Hospitality Sector Laments: A Pitch-Black Friday Despite Reopening of Industry

By 26/08/2021April 27th, 2022No Comments
hospitality sector

Hospitality Sector Laments: A Pitch-Black Friday

The virus-induced lockdown and social distancing norms incinerated the revenues and survival of the travel, tourism, and hospitality industry. Mass unemployment, business disruptions, and vacant hotel rooms have further aggravated the woes of the hospitality industry. On a business level, the impact of the crisis has percolated across verticals from luxury to niche and budget market players jeopardizing their survival in these turbulent times.

The redemption of the crippled hospitality sector is contingent upon people and their urge to socialize, which has been thwarted on account of the pandemic thereby hurling the sector into an unfathomable abyss of debt and losses. In addition to this, the sector’s dependency on the aviation, tourism, and travel industry makes its recovery agonizingly difficult.

To ease the wounds of the sector, the government introduced an array of economic packages such as providing a loan moratorium, relaxation in tax and corporate compliances, etc. to ease the burden of cumbersome paperwork and processes at a time when business operations have been adversely affected. The packages and relaxations ushered in a glimmer of hope during the industry-wide gloom, however, recovery at the grassroots level may take longer than anticipated, leaving numerous industry players in the lurch.

In RBI’s endeavor to provide interim relief, it announced a loan moratorium on interest and principal repayment for three months extendable to six months for the hospitality sector thus providing immediate but short-term relief to survive the pandemic. The Hotel Association of India requested the government and RBI to extend the moratorium on interest and repayment of principal for the entirety of the Fiscal Year 2021 till 31st March.

It is an industry-wide belief that such an extension would ease short-term financial trenches, however, a pressing issue is whether the industry can take flight while balancing the costs incurred for safety measures and economic survival in the long term.

However, with the conclusion of the moratorium period, the Finance Ministry introduced a one-time debt restructuring package for ailing businesses sitting on large debt piles. This measure is another short-term infusion shot by the government aimed at keeping businesses afloat, however in a capital- and labor-intensive industry such as hospitality with high fixed costs and payrolls, this may provide a breather for many players.

In principle, this measure appears equitable; however, in practice, hotel and restaurant owners have experienced procedural roadblocks in availing of the one-time restructuring facility due to reservations and non-cooperation by banks. Therefore, intervention by the government and RBI is pertinent to ensure fair and equitable implementation of the scheme and penalize institutions that ride against the spirit of the scheme.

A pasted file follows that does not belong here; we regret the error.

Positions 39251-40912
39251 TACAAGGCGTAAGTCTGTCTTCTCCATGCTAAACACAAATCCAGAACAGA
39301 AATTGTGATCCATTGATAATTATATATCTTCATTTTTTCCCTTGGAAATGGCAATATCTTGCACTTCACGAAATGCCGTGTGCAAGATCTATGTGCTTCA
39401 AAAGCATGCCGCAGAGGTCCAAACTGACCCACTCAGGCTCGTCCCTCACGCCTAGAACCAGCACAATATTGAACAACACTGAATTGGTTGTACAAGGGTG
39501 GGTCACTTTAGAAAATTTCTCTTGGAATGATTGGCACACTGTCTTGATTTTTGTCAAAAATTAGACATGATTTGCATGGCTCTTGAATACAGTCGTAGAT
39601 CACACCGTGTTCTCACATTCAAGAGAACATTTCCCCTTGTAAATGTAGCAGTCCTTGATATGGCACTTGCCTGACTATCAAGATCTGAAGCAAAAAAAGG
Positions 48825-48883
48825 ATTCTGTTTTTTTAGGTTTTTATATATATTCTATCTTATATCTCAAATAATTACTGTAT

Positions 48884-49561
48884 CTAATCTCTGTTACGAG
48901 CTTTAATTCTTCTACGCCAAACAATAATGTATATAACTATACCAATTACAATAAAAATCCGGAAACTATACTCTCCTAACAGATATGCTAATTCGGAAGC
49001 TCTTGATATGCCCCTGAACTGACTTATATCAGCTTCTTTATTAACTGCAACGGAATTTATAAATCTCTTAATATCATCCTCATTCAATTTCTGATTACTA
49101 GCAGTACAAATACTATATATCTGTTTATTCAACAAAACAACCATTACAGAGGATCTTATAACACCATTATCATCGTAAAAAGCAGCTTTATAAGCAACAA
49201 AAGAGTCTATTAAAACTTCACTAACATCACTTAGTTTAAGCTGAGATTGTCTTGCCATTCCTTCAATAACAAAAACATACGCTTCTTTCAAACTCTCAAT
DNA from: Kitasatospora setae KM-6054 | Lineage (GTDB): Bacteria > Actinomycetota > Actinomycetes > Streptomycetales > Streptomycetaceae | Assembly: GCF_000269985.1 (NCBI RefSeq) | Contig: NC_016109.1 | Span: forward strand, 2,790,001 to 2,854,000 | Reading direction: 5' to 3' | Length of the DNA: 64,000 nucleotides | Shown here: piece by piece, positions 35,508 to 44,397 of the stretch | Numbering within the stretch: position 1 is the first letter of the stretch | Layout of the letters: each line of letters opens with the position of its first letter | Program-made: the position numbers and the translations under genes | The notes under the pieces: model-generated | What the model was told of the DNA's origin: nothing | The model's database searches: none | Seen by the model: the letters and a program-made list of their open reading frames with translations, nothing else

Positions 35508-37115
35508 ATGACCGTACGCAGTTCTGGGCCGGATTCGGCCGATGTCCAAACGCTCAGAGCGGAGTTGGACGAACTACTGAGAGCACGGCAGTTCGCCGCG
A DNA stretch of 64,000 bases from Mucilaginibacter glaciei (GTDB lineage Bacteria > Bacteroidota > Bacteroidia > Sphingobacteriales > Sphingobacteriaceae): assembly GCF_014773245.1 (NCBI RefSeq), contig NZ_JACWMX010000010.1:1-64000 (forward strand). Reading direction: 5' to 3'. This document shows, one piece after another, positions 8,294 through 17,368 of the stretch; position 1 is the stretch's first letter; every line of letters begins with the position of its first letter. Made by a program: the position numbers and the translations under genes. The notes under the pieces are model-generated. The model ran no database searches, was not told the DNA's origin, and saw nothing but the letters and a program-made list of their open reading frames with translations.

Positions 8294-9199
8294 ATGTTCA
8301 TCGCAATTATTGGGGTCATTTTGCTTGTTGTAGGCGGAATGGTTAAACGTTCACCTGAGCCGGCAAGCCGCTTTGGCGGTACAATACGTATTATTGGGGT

Thus, it goes without saying that the slew of measures announced by the RBI and government to alleviate liquidity woes of financial institutions, may have a lesser impact in the short term, but a one-time credit rebuilding framework, if implemented properly, may become an attractive option for businesses who intend to stay competitive and progressive in these difficult times.

In particular, financial support from the government is imperative for MSME entities such as bed & breakfast, hostels, pubs, cafés, restaurants, bistros, and beach bars to name a few, which are vulnerable and worst hit by the change in general. Therefore, infusing adequate liquidity and relaxations into smaller businesses may help mitigate the impact of change caused due to supply chain disruptions and reduced consumer confidence and demand.

The ineffectiveness of government measures is likely to adversely impact the industry at large. Although the hospitality industry has demonstrated resilience through heavy discounts, constant innovation, cost reduction, and adoption of technology to survive the pandemic – physically and financially, many MSME players may not see light at the end of the COVID-19 tunnel.

While larger players struggle to make profits, emerging concepts such as homestays in remote locations, Work-from-Hotel, emotional and psychological retreats, cloud kitchens, etc. offered by the industry players may help them re-establish a consumer base and stay relevant even today. It goes without saying that a resumption of economic activity is essential, but its success hinges upon the right implementation of government measures and relaxations along with liberal governance on the finances of the hospitality sector while maintaining a strong vigil on the virus. 


Tags: hospitality industry, tourism and hospitality industry, hospitality business, hotel hospitality, hospitality sector, hospitality service, the hospitality industry

Leave a Reply